Ivy rankings for Fin Aid

Are there any rankings based on Finacial Aid among the top 25 colleges (Ivies/Duke/Stanford etc). It is known that Harvard/Yale/Princeton/Stanford are the best for Fin Aid. My parents make between 100k to 110k with no significant savings. In fact when I calculated Net Price for Yale, it said it would only cost me 8k per year. But I am not going to apply for HYPS, as they are all high reach for me. I have reasonable chance for Duke/Columbia/UPenn/Cornell/Dartmouth/Brown based on my SAT scores & school rank. I want to do ED for one of these. I will appreciate if experts here on CC can rank these collages based on Fin Aid. I know that aid is not the only criteria for selecting college, but assuming all other are same, I want to know about aid since this would play a significant role in my decision.</p>

<p>Please help me, especially if you have admitted to or your children are admitted to multiple Ivies, how was their aid, if you could rank them in terms aid that will be appreciated.</p>

<p>Thanks you very much.

<p>Since you are on the Columbia board, since you have separated the schools as "high reach" and "reasonable chance", and since you based your classification of the two tiers of schools on "SAT scores & school rank", here are the data for class 2015:</p>

<p>Percent of admitted students with SAT >700 in CR, M, W, and percent of admitted students within top 10% of high school class:</p>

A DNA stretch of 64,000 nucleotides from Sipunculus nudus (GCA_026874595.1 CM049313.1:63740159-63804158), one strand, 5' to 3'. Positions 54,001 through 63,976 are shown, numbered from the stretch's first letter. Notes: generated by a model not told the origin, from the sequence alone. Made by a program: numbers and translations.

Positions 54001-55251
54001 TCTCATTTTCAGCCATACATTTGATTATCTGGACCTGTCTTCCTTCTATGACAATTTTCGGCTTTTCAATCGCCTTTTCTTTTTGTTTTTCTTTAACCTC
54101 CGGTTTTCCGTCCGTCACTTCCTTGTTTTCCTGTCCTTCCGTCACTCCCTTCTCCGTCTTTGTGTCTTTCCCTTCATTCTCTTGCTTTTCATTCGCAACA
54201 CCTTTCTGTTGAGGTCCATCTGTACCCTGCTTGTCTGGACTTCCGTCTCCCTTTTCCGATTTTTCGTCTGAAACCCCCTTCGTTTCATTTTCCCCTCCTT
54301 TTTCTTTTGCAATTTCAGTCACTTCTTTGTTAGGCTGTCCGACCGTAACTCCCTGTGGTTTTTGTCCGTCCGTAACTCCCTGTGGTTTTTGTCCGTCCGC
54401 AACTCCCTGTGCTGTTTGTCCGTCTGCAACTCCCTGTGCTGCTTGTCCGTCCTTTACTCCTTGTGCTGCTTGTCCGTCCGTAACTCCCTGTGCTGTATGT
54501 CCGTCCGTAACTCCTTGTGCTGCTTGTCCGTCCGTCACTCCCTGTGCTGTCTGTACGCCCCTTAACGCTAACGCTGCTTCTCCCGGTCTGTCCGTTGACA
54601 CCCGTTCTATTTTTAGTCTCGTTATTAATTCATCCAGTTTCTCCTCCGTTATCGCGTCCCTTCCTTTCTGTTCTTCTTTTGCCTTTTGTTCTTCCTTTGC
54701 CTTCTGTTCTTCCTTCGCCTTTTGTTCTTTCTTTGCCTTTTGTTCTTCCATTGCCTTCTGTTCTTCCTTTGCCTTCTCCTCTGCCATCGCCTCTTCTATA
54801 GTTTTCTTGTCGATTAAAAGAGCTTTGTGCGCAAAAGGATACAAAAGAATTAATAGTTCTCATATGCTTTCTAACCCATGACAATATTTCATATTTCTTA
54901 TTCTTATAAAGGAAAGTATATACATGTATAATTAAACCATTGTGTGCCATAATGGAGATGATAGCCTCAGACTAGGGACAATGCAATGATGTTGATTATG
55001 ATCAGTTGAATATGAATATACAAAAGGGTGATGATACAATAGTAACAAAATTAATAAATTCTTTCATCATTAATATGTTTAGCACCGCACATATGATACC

<p>Columbia: 79%, 80%, 78%, and 98%
Yale: 78%, 79%, 81%, and 97%
Stanford: 68%, 76%, 74%, and 94%</p>

<p>If you need financial aid, I do not recommend applying ED. You really need to be able to compare FA offers.</p>

<p>With respect to your question though, I can tell you that my D was accepted RD at Brown, Columbia, Penn and Cornell. Columbia and Penn were the most generous with FA, but when asked, both Cornell and Brown matched the Columbia/Penn FA packages. Before matching, the Brown package was about half of the Columbia/Penn package, and the Cornell package was a little bit more than that. I did not know this before my D applied, but apparently most schools will match peer school FA packages. </p>

<p>Good luck!</p>

<p>Thanks camathmom. When we asked Columbia & Penn about Fin Aid, we were told that applying ED vs RD has no effect on amount of aid one receives. Aid received would exactly be same. I am assuming this is true. When I am unable to decide between these schools, I am using Fin Aid as criteria to decide which one to pick for ED. </p>

<p>Your reply kind of confirmed our conclusion that Penn/Columbia will give better Fin Aid than Cornel/Dartmouth & Brown. Off all Ivies, Brown would offer the least, HYP would offer the most.</p>

<p>Our conclusion is below.
HYP (First)
Penn/Columbia (second)
Cornel/Dartmoth/Duke (third)
Brown (last)</p>

<p>The above rankings are purely based on amount of aid they offer for a typical upper middle class household. Any parents out there, please share your experiences if your sons/daughters have been accepted to multiple of these select colleges.
Please include UVA/NWU & CMU to this list if you were accepted there.
Do you mind disclosing who gave better aid between UPenn & Columbia?

<p>^ Columbia and Penn gave essentially the same financial aid package.</p>